Then there is one sleazy moment where Michael –after getting some less than stellar news form his boss – hits pause to freeze him and punches him not once, not twice, but three times in the face.  He’s not done there.  He then proceeds to jump on to his desk, put his derričre within inches of the man’s face, and farts.  Hardy, Har.  There is yet another scene where he pauses a man that is making advances on his wife and kicks him in the groin three times.  There is a real cruelty to this man and an undercurrent of coldness to him that makes it hard for us to like him.  Sandler obviously holds Capra films in high regard, but c’mon.  George Bailey hated Mr. Potter, but I highly doubt that he would lower himself to kicking him the family jewels and then break wind over his gapping mouth, but I digress. 

Soon, Michael discovers that his remote is dangerous and does things he does not want it to do.  First, it starts skipping without warning (at one point he skips past sex with his wife, and when your wife is a babe like Beckinsale, you don’t want to miss that).  Even more eerie is when the remote “learns” Michael’s patterns and starts skipping vast chucks of his life.  This is precisely where the better elements (and tone) of the film starts to rebound back from its previous mediocrity.  As Michael starts jumping through time (decades, as a matter of fact), we sense the unavoidable level of dread and doom that he has placed upon himself.  Much like Ebenezer Scrooge, he sees what life is like in the future, all while not having any memories of what happened to get him there.  His dog has died, his wife re-married, his kids are grown up, and he’s a cruel SOB to his dying farther.  Michael lost everything because he failed to pay attention to what mattered most.  The film soon forgets all of the crude gags that came before it and instead becomes somewhat touching and sad.  It’s discouraging to see Michael suffer with what is to happen in his life.  He becomes a sympathetic figure.  However, all those that are familiar with this type of genre story know that it’s of no surprise that Michael gets a second chance.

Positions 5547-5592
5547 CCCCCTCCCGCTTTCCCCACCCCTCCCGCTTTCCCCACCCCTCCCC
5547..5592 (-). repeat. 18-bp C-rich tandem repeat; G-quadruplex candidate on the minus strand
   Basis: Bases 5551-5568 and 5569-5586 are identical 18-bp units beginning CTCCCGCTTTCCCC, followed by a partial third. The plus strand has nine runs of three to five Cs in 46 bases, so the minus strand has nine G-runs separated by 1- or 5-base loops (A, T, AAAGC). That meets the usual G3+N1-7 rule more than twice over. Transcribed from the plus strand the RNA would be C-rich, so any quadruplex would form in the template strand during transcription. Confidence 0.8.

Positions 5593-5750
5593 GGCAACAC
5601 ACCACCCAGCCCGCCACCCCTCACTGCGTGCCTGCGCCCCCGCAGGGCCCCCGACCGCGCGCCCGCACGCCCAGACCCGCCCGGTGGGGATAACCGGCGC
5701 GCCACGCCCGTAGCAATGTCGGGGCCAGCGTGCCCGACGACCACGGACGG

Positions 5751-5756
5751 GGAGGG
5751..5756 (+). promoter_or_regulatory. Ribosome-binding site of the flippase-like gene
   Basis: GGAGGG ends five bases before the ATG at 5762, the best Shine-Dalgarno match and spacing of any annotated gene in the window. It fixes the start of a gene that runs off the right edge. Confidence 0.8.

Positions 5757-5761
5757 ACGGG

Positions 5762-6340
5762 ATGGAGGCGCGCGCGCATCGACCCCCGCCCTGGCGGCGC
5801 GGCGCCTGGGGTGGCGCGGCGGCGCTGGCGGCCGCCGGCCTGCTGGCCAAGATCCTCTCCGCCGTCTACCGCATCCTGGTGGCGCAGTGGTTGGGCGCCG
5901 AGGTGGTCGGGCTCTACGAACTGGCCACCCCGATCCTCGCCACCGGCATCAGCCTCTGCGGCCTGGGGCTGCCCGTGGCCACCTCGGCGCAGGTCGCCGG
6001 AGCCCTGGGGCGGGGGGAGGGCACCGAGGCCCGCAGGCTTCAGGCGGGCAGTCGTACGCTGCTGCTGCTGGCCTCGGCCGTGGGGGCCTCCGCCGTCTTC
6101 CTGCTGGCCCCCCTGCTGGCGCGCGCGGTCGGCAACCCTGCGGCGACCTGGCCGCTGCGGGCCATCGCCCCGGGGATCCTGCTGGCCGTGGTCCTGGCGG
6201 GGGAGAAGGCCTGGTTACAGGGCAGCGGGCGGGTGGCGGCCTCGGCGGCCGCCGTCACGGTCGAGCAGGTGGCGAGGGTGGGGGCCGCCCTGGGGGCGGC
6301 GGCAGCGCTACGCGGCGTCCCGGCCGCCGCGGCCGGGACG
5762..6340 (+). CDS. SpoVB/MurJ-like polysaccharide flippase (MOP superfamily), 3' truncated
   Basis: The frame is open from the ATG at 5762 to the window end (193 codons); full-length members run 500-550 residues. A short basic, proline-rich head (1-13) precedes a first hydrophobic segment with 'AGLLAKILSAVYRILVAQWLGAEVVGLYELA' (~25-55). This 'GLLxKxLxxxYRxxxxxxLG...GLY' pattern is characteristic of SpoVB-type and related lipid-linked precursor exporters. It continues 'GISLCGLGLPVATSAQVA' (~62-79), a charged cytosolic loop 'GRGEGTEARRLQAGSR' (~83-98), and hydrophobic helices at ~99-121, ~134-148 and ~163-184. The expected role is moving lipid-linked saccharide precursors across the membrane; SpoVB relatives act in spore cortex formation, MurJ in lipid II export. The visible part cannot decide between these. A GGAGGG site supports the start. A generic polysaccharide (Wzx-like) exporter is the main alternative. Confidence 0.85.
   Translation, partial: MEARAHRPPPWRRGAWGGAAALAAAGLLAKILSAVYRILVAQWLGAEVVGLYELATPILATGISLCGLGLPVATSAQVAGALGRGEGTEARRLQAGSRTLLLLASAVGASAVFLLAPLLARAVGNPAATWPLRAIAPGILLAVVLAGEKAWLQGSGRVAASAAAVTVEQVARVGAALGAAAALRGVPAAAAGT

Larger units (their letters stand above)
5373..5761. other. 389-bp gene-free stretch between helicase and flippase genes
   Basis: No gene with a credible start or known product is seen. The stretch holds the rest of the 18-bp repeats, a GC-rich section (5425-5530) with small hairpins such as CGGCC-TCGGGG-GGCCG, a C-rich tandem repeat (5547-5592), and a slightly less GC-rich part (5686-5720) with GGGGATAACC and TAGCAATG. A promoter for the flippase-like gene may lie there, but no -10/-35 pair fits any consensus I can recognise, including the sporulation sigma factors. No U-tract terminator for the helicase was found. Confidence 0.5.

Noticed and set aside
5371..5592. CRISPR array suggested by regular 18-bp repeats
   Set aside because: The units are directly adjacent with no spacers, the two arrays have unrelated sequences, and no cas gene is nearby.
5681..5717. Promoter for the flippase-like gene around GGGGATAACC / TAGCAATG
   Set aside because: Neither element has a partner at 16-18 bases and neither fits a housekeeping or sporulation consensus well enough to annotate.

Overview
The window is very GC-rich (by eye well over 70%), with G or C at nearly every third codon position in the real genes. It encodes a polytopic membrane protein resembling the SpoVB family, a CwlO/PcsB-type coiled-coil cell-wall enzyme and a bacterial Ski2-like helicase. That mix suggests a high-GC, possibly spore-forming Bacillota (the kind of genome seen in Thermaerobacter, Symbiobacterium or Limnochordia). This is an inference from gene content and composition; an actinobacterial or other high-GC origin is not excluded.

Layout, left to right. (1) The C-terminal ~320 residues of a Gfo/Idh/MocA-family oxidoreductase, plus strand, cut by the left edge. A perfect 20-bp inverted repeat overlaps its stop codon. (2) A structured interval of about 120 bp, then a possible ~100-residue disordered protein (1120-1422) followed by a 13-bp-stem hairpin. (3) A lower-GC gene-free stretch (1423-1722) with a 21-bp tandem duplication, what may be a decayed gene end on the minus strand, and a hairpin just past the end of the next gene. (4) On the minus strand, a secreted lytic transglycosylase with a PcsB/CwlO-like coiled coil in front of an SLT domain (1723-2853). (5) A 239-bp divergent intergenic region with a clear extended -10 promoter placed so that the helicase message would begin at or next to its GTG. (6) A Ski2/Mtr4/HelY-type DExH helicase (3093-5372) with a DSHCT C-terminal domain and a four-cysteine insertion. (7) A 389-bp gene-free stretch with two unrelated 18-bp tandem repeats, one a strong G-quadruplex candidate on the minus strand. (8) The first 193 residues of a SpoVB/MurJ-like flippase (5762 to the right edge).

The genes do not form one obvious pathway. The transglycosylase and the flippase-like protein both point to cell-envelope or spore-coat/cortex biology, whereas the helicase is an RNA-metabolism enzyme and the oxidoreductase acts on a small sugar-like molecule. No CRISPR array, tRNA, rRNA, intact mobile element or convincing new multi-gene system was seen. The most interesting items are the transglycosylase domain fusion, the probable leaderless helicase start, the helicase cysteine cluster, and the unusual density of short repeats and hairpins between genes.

Unfortunately, by the time the film has the nerve to take a raucous tonal shift for the better, it’s all too late.  Having suffered through all of Sandler’s normal taste for comedy during the first two thirds of the film (you know, jokes about dog’s pooping and humping things, jokes about closeted gays, jokes about workplace sexual harassment, jokes about penises, jokes about grossly obese people, and…yes…jokes about human bodily functions), I felt kind of like the film was one big tease.  After baring witness to the hopeful maturation of Sandler as an actor with a few previous films, I really wanted to see CLICK be something more than a rudimentary and juvenile foray into sexist, bigoted, and fratboy-inspired jokes.  CLICK leaves an unwanted “what-if” taste in one’s mouth.  The basic premise is kind on one that guys like Charlie Kauffman and Spike Jonze would have a field day with.  Alas, it stars Sandler and is directed by Frank Coraci, who helmed THE WATERBOY and THE WEDDING SINGER. 

Sigh. 

There is nothing wrong with a sentimental fable that is bathed in melodramatic waters.  Yet, the underlining problem with CLICK is that it has a serious personality disorder.  The film is unlike a lot of other witless and soulless Adam Sandler films in the sense that it has a heart underneath its oftentimes-scatological impulses.   Yet, it is the film’s readiness to marry together so many divergent elements that does it in.  The film is shamelessly gimmicky, predictable, and lame and features yet another coarse Sandler performance that coasts in on uninspired, bawdy jokes and gags.  Yes, it does have a final act that packs a respectably poignant wallop, but the sum of a few of CLICK’S good parts does not make for an equally good whole.  For the most part, it’s just a misbegotten and mishandled appropriation of Capra films and past Christmas fables.   There is a great Sandler comedy to be had, but it’s not here folks. 

Sigh.